TAFE & Adult Provision Quick fixes not the answer

The Victorian Skills Authority launched its 2023–2024 skills plan in October last year. The aim of the skills plan is to help identify and deliver the education and skills training needed in Victoria both now and into the future, focusing on four broad priority areas:

  • Recognising the diversity of Victoria’s employment needs

  • Promoting post-secondary skills and career pathways

  • Increasing participation in education and training; and

  • Delivering the right skills for the jobs of today and future.

The plan identifies the Victorian industries expecting the biggest growth in new workers:

  • Healthcare and social assistance – 83,300

  • Education and training – 46,400

  • Professional, scientific, and technical services – 35,000

  • Accommodation and food services – 32,300.

Also, the number of additional workers needed for jobs in demand:

  • Aged care and disability workers – 17,600

  • Registered nurses – 10,200

  • Software and applications programmers – 6,400

  • University lecturers – 5,700

  • Primary school teachers – 5,300

  • Secondary school teachers – 4,900.

A skills plan that seeks to address the needs of society both in terms of service and economy is valuable – but superficial quick fixes are not the answer. The Victorian government regards TAFE as the core deliverer for vocational education, including in schools. With the education sector experiencing significant workforce shortages, there are a range of issues that need to be addressed before we simply put more students into courses.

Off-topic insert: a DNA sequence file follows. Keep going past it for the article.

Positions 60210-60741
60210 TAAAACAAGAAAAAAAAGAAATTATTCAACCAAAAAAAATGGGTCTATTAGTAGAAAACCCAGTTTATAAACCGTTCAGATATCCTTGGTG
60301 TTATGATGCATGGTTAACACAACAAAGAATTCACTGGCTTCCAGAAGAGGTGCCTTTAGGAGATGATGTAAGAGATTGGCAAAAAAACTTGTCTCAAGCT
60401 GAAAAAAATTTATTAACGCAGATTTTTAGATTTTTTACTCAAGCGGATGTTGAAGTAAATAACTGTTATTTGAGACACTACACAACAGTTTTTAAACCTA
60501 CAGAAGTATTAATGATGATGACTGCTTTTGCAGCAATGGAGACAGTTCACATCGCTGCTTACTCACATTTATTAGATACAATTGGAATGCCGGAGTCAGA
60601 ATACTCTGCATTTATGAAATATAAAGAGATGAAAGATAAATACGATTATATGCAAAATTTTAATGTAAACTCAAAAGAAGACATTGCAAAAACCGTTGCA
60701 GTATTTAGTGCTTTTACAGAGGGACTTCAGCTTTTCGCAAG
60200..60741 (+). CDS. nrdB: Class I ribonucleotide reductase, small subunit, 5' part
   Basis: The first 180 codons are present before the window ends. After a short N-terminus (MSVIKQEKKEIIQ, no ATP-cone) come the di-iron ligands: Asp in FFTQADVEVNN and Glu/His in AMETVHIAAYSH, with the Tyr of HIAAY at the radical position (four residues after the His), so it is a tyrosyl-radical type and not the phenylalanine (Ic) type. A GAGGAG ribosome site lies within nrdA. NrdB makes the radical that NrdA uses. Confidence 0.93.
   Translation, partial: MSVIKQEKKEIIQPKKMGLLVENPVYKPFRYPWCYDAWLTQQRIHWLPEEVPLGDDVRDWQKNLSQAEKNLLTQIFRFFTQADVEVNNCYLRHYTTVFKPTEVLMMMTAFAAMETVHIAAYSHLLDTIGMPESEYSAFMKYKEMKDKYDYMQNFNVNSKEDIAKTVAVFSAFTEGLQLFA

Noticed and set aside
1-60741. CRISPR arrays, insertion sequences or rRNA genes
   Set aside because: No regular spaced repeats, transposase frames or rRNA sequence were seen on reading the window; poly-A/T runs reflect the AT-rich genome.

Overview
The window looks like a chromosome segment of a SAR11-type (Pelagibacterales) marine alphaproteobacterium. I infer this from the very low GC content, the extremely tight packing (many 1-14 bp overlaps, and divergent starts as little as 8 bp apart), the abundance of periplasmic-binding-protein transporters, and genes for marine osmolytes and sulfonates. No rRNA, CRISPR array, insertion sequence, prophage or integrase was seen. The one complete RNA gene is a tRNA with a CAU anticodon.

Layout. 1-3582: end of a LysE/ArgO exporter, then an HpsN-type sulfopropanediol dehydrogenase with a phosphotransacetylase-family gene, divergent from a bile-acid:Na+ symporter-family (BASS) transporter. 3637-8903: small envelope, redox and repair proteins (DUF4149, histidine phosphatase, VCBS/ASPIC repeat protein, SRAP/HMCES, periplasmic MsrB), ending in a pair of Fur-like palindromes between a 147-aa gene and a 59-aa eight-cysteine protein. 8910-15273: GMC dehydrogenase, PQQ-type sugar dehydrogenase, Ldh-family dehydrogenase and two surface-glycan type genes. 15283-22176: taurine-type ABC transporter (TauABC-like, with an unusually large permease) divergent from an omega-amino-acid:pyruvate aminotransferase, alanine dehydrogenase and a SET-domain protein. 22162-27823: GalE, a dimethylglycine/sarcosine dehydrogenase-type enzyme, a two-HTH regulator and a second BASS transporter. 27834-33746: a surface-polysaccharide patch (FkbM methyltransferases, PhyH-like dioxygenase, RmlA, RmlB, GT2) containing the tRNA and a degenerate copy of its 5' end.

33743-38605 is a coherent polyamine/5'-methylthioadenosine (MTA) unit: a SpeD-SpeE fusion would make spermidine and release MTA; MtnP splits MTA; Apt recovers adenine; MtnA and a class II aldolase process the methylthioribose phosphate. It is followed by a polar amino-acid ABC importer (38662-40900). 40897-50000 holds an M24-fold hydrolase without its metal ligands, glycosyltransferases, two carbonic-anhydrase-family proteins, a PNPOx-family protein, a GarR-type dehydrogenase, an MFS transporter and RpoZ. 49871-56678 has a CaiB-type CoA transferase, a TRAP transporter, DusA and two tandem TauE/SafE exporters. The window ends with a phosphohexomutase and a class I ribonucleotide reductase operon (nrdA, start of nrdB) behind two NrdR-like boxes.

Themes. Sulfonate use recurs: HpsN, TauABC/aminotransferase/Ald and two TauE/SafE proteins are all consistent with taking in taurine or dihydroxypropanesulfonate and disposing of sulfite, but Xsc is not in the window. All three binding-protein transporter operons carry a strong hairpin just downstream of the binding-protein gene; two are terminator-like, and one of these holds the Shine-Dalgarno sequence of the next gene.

With the government looking to review the requirements for becoming a TAFE teacher, it must not introduce underqualified teachers into our classrooms. This would not deliver the genuine skills and societal participation the plan seeks to achieve.

To be a VET teacher, two conditions must be met: the individual must hold at least a Certificate IV in Training and Assessment and have current vocational qualifications in their area of industry expertise at the same level they are teaching, at a minimum.

TAFE courses are now being considered for self-accreditation, putting the credibility of the courses and a graduate’s success into question. This would only risk making Victoria’s vocational education courses less reputable then those in other states. 

The AEU values steps to address skills shortages and attract more teachers into TAFE, but the quality of our teachers and their employment conditions cannot be downgraded in response. This would only lead to negative consequences for many of Australia’s most important sectors of industry – which is why we will continue to advocate for TAFE qualifications that are robust and transferable. 

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